Tahiti and Moorea
When last heard from,
Raven was leaving the Tuamotus headed for the southern coast of Tahiti. We
made another overnight passage to get there and had good winds, but probably
the biggest seas of the trip so far. Jan thinks the swells were about 8 feet
high, and I say they were at least 10 feet. When the boat went down into a
swell, I couldn’t see out, so you can visualize that for yourselves. They
were also coming from abeam (the side) so it was kind of rolly and
uncomfortable. Luckily it was only one night.
our first sight of Tahiti Iti, which is the smaller, southeast lobe of the
island, all we could see was mist covered mountains and big surf crashing on
the shore. Later we found out that this is a surfing area where people fly
in from all over the world to try for the perfect wave. For all you surfers,
or wannabes, it’s called Teahupu.
There were several possible passes into the lagoon behind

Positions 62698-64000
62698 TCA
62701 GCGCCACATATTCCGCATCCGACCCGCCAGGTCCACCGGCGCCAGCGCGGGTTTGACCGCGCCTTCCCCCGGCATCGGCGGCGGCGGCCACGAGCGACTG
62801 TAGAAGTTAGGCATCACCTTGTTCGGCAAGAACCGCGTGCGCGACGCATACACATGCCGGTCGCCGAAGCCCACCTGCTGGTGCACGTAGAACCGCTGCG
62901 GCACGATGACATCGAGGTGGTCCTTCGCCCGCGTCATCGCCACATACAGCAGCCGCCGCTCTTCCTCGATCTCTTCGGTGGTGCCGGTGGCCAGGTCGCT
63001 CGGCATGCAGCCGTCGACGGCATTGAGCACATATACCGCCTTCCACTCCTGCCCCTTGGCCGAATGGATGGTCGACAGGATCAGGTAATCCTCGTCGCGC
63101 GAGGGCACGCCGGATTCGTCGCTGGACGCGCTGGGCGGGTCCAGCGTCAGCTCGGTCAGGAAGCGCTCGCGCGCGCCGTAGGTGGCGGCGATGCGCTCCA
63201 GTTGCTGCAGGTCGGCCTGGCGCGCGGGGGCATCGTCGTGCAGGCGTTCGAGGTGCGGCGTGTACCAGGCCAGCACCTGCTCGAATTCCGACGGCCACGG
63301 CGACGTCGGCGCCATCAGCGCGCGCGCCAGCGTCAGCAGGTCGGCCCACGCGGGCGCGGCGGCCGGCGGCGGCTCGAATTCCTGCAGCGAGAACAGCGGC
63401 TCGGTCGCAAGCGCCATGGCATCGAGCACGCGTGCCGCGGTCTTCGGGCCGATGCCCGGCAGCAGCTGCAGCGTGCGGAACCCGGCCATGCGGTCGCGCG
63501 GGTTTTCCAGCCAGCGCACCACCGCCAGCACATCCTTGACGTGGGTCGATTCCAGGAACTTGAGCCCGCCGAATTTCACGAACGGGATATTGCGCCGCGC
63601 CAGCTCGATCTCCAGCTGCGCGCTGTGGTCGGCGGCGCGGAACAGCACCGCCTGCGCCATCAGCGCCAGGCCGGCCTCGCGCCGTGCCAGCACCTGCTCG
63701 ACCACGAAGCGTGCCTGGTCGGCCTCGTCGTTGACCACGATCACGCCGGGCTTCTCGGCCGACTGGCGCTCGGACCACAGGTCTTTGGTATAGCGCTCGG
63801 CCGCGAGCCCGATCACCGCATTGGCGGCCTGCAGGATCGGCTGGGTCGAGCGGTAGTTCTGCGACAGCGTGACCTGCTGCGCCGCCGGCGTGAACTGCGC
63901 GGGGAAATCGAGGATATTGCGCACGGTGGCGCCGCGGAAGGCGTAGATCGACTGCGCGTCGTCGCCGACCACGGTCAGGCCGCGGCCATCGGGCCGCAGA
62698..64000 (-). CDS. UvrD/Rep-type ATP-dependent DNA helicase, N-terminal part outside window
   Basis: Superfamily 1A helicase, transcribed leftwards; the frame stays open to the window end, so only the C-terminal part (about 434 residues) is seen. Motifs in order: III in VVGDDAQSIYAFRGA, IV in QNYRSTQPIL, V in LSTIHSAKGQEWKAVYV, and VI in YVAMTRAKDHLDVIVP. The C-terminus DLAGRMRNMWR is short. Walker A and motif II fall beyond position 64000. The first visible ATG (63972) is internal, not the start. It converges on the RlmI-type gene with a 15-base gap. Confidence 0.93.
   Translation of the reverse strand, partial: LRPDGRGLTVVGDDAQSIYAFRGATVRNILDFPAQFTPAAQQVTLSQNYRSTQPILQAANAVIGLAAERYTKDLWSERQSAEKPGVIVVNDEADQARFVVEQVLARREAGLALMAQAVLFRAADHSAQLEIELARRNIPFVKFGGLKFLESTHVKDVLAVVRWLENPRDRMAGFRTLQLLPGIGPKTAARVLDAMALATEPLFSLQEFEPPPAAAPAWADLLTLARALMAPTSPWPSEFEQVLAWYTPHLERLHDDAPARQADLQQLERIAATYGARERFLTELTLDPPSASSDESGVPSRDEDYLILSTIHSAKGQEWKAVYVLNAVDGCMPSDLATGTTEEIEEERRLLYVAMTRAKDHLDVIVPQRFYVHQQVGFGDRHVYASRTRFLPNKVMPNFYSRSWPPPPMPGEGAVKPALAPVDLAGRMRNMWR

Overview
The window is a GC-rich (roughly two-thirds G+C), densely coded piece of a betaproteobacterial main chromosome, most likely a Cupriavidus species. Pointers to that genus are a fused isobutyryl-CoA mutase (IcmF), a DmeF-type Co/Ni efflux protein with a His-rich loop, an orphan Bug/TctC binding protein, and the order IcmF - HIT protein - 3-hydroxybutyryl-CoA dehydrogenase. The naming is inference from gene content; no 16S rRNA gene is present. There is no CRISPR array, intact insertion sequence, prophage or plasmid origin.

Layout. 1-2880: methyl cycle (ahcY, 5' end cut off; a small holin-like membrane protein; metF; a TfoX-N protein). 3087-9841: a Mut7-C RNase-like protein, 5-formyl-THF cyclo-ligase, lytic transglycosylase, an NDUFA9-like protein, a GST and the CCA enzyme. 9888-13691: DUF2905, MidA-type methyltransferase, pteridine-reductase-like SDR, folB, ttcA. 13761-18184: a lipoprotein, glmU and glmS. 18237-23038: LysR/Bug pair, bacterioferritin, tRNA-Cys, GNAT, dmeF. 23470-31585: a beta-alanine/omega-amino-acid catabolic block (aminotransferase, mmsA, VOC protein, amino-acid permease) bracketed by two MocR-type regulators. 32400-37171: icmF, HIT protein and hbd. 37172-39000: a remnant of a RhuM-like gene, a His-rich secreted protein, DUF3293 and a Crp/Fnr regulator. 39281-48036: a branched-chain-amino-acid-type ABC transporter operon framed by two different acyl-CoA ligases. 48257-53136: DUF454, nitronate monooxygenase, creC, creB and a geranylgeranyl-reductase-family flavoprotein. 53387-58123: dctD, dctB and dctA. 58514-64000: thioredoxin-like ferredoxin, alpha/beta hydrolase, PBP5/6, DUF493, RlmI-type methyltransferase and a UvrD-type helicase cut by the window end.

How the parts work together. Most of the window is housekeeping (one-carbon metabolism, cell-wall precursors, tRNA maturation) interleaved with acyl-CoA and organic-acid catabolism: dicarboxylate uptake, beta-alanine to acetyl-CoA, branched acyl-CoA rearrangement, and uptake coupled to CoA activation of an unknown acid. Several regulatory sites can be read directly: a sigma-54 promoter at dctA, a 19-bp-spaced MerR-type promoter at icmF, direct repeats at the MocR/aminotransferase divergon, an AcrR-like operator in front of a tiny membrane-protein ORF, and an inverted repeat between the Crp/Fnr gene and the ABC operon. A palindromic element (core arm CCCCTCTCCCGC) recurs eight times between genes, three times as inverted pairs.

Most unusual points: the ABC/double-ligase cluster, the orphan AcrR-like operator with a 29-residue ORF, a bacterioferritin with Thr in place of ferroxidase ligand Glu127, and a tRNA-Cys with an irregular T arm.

but with the big swells running, they were very
difficult to spot. In our Charlie’s Charts of Polynesia (one of the
huge shelf of reference books we have for anchorages and navigating) there
was one pass that was so wide that a French aircraft carrier had used it. We
decided that was just our speed. Even then, we couldn’t see the calm water
until we were right in the pass, with huge rollers and surfers on either
side of us. Mercifully, the French have put very good navigation markers in
all the passes and channels, so once we found the right series of markers
and a range to follow, we knew we would be OK.
went from misty rain and rollers to total calm in the lagoon behind the
reef, with no other cruising boats in sight, just a couple local fishing
boats. It is quite incredible how much the land is protected from the
violence of the sea by the coral reef. The down side is that there are few
natural beaches on Tahiti, but we didn’t really come for the beach life
We stayed anchored there in Vairao for two nights and made
some very brief excursions ashore since it was still raining. There was a
small market where we could get the first tomatoes we’d had in a month, some
baguettes and ice cream bars! Life was good!
We stayed in the lagoon and followed the navigational
markers through a tortuous channel marking the coral reefs (to be avoided at
all costs!) to the hurricane hole called Port Phaeton. It was a beautiful